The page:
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Role of neutrophil apoptosis in vanadium-induced pulmonary inflammation in mice.

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National Institute for Occupational Safety and Health, Pathology and Physiology Research Branch, Morgantown, WV 26505, USA.


Pulmonary exposure to airborne vanadium and vanadium-containing compounds is associated with acute pulmonary inflammation, characterized by a rapid influx of neutrophilic polymorphonuclear leukocytes with a peak response at 6 hours and resolution by 3 days. We hypothesized that neutrophil apoptosis is involved in the resolution of vanadium-induced lung inflammation. To test this hypothesis, mice were exposed to inspired vanadium or saline control and the bronchoalveolar lavage (BAL) cells were examined at various times for apoptosis using terminal deoxyribonucleotidyl transferase-mediated nick end labeling (TUNEL). Control mice showed only resident alveolar macrophages in the BAL with no evidence of apoptosis. In contrast, vanadium-treated mice showed clear apoptosis of BAL cells, which were predominantly neutrophils. The number of apoptotic cells gradually increased and reached a maximal level by 24 hours with subsequent decline. After 24 hours, when the vanadium-induced lung inflammation was in the resolution phase, we observed an increased number of alveolar macrophages in BAL and the engulfment of apoptotic bodies by these macrophages. At 72 hours, the total number of neutrophils in BAL fell to the baseline level, and the number of apoptotic cells was reduced. Clearance of the apoptotic product was demonstrated by the presence of apoptotic bodies in the cytoplasm of alveolar macrophages. We conclude that apoptosis of neutrophils and clearance by alveolar macrophages are important mechanisms in the resolution of vanadium-induced lung inflammation.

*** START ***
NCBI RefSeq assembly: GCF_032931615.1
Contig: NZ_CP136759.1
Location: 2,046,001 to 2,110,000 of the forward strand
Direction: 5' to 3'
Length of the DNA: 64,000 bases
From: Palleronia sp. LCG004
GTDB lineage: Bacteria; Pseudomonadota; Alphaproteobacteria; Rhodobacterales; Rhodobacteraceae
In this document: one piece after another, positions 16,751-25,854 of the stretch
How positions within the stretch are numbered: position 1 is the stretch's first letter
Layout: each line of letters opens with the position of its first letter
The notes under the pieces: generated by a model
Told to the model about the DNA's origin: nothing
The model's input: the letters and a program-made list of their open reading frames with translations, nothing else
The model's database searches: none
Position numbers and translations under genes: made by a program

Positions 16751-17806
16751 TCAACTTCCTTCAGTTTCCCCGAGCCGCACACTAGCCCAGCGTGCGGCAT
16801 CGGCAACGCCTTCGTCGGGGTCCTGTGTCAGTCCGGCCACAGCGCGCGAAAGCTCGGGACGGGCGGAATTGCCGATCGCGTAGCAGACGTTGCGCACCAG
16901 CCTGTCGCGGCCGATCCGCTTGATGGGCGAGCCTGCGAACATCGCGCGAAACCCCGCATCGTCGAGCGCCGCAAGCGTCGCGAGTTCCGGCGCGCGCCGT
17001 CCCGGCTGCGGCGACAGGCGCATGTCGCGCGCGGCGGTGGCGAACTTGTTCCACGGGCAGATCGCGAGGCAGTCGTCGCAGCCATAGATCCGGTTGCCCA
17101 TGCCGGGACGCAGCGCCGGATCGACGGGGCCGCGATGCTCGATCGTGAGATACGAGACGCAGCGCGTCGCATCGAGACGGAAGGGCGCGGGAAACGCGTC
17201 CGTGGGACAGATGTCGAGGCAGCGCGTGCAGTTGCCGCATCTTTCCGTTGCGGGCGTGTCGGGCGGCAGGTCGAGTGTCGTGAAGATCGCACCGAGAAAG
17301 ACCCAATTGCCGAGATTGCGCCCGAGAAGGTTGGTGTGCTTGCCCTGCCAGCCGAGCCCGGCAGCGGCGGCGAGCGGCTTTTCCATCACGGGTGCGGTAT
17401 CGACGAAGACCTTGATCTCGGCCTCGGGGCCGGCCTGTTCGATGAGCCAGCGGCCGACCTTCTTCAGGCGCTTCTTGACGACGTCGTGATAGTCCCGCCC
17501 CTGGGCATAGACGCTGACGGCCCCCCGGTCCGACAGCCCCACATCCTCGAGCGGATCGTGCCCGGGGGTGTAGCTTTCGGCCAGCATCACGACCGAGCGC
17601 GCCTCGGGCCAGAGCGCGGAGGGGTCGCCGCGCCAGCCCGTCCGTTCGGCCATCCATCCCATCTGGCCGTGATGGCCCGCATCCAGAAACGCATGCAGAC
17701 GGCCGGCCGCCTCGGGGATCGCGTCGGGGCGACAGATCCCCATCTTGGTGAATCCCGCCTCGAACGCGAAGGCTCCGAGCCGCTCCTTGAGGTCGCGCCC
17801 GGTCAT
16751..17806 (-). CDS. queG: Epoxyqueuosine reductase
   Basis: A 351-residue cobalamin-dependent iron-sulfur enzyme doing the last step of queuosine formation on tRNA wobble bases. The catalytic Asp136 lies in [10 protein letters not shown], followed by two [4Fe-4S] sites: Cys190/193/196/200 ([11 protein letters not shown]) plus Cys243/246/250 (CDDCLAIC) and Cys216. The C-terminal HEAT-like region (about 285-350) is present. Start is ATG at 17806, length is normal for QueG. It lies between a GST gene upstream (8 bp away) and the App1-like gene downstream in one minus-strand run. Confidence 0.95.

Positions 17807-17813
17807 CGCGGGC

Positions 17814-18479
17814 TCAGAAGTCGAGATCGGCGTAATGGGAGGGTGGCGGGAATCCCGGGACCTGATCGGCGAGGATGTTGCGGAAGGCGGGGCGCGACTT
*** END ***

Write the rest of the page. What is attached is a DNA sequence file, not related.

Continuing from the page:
[Indexed for MEDLINE]

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